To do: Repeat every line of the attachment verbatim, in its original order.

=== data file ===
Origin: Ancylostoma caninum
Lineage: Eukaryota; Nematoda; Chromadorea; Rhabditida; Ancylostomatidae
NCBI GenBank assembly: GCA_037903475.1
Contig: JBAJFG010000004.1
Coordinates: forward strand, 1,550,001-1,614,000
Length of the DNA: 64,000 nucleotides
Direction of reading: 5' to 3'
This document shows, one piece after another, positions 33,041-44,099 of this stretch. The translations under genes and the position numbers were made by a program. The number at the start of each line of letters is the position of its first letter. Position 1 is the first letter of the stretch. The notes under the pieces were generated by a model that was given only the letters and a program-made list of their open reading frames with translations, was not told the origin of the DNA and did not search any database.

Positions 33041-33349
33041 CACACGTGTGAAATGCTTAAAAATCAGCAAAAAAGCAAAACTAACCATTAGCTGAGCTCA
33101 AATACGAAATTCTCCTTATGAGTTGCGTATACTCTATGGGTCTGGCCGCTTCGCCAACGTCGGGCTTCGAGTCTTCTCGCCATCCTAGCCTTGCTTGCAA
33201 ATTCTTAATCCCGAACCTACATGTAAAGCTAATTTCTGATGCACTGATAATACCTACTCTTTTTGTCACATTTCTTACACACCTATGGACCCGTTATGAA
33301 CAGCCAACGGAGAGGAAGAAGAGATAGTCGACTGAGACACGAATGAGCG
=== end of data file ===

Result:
Origin: Ancylostoma caninum
Lineage: Eukaryota; Nematoda; Chromadorea; Rhabditida; Ancylostomatidae
NCBI GenBank assembly: GCA_037903475.1
Contig: JBAJFG010000004.1
Coordinates: forward strand, 1,550,001-1,614,000
Length of the DNA: 64,000 nucleotides
Direction of reading: 5' to 3'
This document shows, one piece after another, positions 33,041-44,099 of this stretch. The translations under genes and the position numbers were made by a program. The number at the start of each line of letters is the position of its first letter. Position 1 is the first letter of the stretch. The notes under the pieces were generated by a model that was given only the letters and a program-made list of their open reading frames with translations, was not told the origin of the DNA and did not search any database.

Positions 33041-33349
33041 CACACGTGTGAAATGCTTAAAAATCAGCAAAAAAGCAAAACTAACCATTAGCTGAGCTCA
33101 AATACGAAATTCTCCTTATGAGTTGCGTATACTCTATGGGTCTGGCCGCTTCGCCAACGTCGGGCTTCGAGTCTTCTCGCCATCCTAGCCTTGCTTGCAA
33201 ATTCTTAATCCCGAACCTACATGTAAAGCTAATTTCTGATGCACTGATAATACCTACTCTTTTTGTCACATTTCTTACACACCTATGGACCCGTTATGAA
33301 CAGCCAACGGAGAGGAAGAAGAGATAGTCGACTGAGACACGAATGAGCG